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The Editorial Analysis: Clean Energy Must Use the Battery of a Circular Economy


Circular economy UPSC: Relevance

  • GS 3: Conservation, environmental pollution and degradation, environmental impact assessment.


Circular economy India: Context

  • In the recently announced Union Budget, the Finance Minister has emphasised on the role of cleaner technologies such as solar energy and batteries in India’s future economic growth.
  • Moreover, she also mentioned the importance of transitioning to a circular economy from the existing linear one.


The Editorial Analysis: Clean Energy Must Use the Battery of a Circular Economy_3.1

What is circular economy?

  • The circular economy is a model of production and consumption, which involves sharing, leasing, reusing, repairing, refurbishing and recycling existing materials and products as long as possible.


Circular economy importance

  • Waste management: An efficient waste management ecosystem is necessary to manage the enormous waste generated by renewable energy projects in the coming decades.
  • Support to battery industries: The prevalence of a circular economy could also partially insulate battery industries from potential supply chain shocks triggered by extraneous developments.
  • Employment opportunities: It would also offer quality employment opportunities for the future generations as new jobs would be created across the entire value chain of waste management and recycling.
  • Socio-economic benefits: The majority of India’s recycling sector is informal and workers have to work in unsafe environments without standardised wages. Soo, workers in the informal sector could access various socio-economic benefits and look forward to an improved quality of life.


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Circular economy in India: Steps needed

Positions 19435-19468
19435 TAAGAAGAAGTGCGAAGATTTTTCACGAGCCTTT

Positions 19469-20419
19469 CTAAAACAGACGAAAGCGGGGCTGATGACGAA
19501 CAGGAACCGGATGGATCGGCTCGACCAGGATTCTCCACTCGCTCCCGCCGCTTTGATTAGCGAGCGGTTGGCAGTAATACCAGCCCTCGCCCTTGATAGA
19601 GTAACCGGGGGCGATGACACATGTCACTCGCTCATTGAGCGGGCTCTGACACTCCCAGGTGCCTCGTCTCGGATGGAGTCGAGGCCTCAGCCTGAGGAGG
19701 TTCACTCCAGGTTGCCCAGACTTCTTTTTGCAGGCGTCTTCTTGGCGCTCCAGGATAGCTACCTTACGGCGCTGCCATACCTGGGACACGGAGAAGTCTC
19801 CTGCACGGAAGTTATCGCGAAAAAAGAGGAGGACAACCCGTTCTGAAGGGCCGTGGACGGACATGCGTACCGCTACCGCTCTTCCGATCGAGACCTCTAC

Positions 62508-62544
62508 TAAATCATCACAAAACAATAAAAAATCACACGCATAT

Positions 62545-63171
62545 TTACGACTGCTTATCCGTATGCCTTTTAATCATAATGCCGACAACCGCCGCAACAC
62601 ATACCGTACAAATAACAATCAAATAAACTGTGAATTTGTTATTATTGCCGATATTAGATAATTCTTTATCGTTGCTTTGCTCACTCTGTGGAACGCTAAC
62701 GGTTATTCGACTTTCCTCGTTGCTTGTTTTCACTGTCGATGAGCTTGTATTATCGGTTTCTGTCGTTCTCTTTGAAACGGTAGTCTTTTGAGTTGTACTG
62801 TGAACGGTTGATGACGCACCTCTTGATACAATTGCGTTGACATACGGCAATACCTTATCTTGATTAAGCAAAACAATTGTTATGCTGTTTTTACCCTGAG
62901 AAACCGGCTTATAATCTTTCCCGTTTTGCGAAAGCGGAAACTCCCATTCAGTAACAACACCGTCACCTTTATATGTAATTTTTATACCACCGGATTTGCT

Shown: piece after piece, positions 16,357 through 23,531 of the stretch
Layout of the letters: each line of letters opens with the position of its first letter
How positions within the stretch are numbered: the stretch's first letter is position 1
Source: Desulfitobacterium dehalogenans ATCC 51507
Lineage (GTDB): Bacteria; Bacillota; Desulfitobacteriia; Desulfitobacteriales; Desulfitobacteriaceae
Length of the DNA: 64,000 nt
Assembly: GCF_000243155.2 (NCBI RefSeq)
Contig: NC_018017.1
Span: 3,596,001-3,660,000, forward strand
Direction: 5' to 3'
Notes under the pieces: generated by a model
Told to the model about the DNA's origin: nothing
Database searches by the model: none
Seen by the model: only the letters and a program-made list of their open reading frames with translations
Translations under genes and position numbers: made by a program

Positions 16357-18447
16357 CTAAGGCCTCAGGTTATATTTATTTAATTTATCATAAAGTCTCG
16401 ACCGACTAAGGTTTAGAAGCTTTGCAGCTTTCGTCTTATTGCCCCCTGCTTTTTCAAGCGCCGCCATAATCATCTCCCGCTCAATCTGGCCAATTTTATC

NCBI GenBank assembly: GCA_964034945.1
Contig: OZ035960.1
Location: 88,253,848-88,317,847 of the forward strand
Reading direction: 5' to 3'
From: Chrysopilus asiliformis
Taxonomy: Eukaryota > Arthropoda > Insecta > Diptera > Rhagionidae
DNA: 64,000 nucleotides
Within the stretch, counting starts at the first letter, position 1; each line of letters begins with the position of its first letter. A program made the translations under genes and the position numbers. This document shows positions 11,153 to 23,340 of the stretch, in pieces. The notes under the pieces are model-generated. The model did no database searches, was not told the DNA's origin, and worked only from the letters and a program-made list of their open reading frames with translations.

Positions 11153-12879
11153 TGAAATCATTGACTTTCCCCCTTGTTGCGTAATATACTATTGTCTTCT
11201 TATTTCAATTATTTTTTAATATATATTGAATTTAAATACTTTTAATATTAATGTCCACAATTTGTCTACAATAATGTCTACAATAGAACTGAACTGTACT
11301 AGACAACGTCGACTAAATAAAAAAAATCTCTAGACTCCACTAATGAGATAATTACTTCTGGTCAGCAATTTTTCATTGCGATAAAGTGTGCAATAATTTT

• Revise electronic waste management rules: Policymakers should revise existing electronic waste management rules to bring various clean energy components under their ambit. Moreover, the revised regulations should clearly define the responsibilities of various stakeholders involved in the renewable energy value chain.
  • Complete ban on dumping and burning: At present, landfilling is the cheapest and most common practice to manage renewable energy waste, which is not environmentally sustainable. Studies show that the leaching of heavy metals such as lead and cadmium from solar photovoltaic modules could increase by 90% and 40%
  • Research and development: The renewable energy industry should invest in the research and development of recycling technologies. Investments in research and development could help discover new ways of recycling that result in higher efficiency and a less environmentally damaging footprint.
  • Focus on finance: The focus should be on the creation of innovative financing routes for waste management. The central government should nudge public and private sector banks to charge lower interest rates on loans disbursed for setting up renewable energy waste recycling facilities.
  • Quality control standards: Both the Union and State governments should set stringent quality control standards for components used in their tenders. Such standards will prevent premature end-of-life of components, and consequent waste creation.
    • Substandard components generate considerable waste due to early life damage that is often irreplaceable, and the components often have to be discarded.


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